In 2007 I imposed a moratorium on new excavation because the pace of publication was not moving as rapidly as we would have liked. During the last three years, however, six new Gordion volumes have been published, and we have reached a point where new excavation is needed in order to answer a number of outstanding questions regarding the history and topography of the Citadel Mound. Consequently, we began a new campaign of excavations this summer with the intention of refining our understanding of the citadel’s development during the Early, Middle, and Late Phrygian periods. At the same time, we wanted to choose an area that formed part of our master plan for conservation at the site, so that excavation and conservation could work hand in hand.
Our targeted excavation site (fig. 8) was one of the least investigated areas of the citadel: a monumental street running directly through the mound, which appears to have served as the city’s principal thoroughfare for nearly 600 years (fig. 9). It looks as if the street was over 7 meters wide with a total length of ca. 285 meters, and it was completely filled in at the beginning of the Hellenistic period. Why Gordion built such a monumental street that effectively divided the mound into two halves is an issue that has never been clarified, largely because only a few excavations occurred there under Rodney Young.
Remote sensing near the entrance to the street yielded indications of a monumental structure composed of stone and mudbrick, and this was the area where we positioned the trench (figs. 8 and 10). This location had the advantage of lying directly below the Mosaic Building, an imposing structure excavated by Rodney Young that featured polychromatic pebble mosaics and was probably intended for the region’s Persian administrator (fig. 11). Conservation of this building and the surrounding area had always been one of our objectives, and the new excavation therefore constituted part of a larger program designed to showcase a new area of the site to visitors.
The trench, which measured 11 x 14 meters (36 x 46 ft.), was in operation for six and a half weeks, and the discoveries within it spanned a period from the Early Phrygian period (9th century BCE) to the Early Roman period (1st century CE). The most significant discovery was a freestanding wall on top of a stepped stone glacis or terrace wall (figs. 12–14). This structure runs for a length of 9 meters across the trench, from southwest to northeast. It clearly continued beyond the limits of the trench: the remote sensing results demonstrate that it stretched for at least another 20 meters to the east, and ca. 10 meters to the west. In other words, it was enormous.
Both the glacis and the freestanding wall above it were constructed of large rectangular white limestone blocks. We revealed 13 steps of the glacis although it probably continues down around 3–4 meters (10-13 ft.), which means that the glacis and the wall it supported rose to a height of nearly 10 meters (33 ft). This is clearly part of the citadel’s fortification system, and possibly connected to a gate.
The only other surviving walls within the Citadel Mound that are in any way similar in construction technique date to the Early Phrygian period (9th century BCE), and since the top of the glacis is so much lower here than the Middle Phrygian glacis at the main gate, our wall and glacis are probably of Early Phrygian date. We need to explore the area in more detail next year to be certain of the date, but if this is correct, we have uncovered the first evidence that the monumental retaining walls for the citadel were inaugurated as early as the 9th century BCE.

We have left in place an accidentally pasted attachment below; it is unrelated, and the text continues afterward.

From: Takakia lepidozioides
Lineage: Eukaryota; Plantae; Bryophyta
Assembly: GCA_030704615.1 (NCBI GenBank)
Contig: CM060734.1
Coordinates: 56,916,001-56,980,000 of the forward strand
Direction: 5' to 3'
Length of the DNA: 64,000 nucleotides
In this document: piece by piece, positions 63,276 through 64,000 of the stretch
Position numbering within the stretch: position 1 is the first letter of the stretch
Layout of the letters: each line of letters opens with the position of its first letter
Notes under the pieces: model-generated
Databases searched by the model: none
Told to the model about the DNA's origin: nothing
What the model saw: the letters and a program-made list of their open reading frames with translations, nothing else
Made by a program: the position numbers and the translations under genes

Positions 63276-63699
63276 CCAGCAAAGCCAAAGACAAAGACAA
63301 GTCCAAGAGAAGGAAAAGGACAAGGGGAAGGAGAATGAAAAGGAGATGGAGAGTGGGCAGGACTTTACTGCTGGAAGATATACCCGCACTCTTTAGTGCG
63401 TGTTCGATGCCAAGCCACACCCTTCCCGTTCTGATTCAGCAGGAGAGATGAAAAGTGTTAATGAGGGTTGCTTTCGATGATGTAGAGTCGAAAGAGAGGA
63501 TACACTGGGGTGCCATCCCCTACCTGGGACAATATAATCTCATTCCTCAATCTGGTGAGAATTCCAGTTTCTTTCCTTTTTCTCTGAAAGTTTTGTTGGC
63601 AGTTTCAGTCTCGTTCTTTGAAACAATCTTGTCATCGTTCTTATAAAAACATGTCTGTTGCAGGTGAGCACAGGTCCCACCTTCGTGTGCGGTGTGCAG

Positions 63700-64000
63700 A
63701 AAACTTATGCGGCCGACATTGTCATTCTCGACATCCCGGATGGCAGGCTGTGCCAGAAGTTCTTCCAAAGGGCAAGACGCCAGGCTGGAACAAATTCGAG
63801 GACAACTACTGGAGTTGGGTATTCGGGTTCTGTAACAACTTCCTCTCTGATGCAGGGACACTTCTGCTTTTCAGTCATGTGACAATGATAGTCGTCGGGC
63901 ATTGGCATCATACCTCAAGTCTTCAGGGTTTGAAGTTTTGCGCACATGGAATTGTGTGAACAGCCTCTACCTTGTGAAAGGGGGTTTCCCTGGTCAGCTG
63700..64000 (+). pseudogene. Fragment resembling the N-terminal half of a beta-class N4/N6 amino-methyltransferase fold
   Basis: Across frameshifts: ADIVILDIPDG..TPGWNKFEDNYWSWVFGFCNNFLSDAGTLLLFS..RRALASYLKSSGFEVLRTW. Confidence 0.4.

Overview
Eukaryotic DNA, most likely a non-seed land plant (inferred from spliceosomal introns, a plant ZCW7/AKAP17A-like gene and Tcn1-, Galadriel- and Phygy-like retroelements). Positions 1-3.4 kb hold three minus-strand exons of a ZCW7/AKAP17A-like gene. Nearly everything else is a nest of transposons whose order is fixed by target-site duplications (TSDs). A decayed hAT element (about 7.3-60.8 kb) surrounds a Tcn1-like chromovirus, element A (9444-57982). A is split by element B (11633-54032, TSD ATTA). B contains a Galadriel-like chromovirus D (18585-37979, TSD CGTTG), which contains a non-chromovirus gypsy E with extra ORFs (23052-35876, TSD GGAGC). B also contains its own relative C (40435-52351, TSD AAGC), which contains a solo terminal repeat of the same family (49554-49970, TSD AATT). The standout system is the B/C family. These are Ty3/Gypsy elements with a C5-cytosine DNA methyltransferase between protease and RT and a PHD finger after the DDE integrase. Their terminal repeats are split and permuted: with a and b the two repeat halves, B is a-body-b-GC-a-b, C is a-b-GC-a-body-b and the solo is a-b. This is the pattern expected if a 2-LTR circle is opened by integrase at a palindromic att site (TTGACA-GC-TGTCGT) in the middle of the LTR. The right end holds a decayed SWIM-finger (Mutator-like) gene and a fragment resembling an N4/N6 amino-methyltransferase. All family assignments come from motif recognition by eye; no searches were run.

Such a date also fits with two other structures discovered in the trench. At the south of the glacis, and perpendicular to it, was a roughly built wall constructed with mostly unshaped soft white limestones (fig. 12–14). The visible width of this wall measured just under 3 meters (9 ft.), and it extended over 4 meters (14 ft.) to the southern limit of the trench.
The eastern face bears a striking resemblance to the Middle Phrygian packing material seen at the main gate. This could suggest that the rubble wall was in fact the remains of Middle Phrygian packing material against the face of an Early Phrygian stepped glacis, extending the side of the mound out to another retaining wall, as has been done at the main gate.
There was another monumental structure to the north of the trench, which appears also in the remote sensing images. This may be the gate for which we are searching, although more research is necessary to be certain. The structure was composed of colorful blocks ranging from pinks/purples and reds, to yellow, green, dark grey and grey/white (figs. 12–13). The type of construction is suggestive of a Middle Phrygian date (8th/7th century BCE).
That structure appears to have collapsed in an earthquake that occurred around 400 BCE, and the stones from the wall filled the northern part of the trench. Within the building collapse we also found eight preserved timbers of juniper, and dendrochronological analysis should enable us to pinpoint the construction date more precisely.
This was not an easy trench to excavate, since it lay on the south slope of the Citadel Mound, and we owe a major debt of thanks to the trench supervisors, Sarah Leppard and Simon Greenslade, as well as their assistants, Penn graduate students Lucas Stephens and Kurtis Tanaka, Mehmetcan Soyluoğlu of Ankara University, and Hüseyin Erol of Hacettepe University. Generous financial support was provided by the Selz Foundation, the Loeb Classical Library Foundation of Harvard University, the Luther Replogle Foundation, and the Jordan Foundation.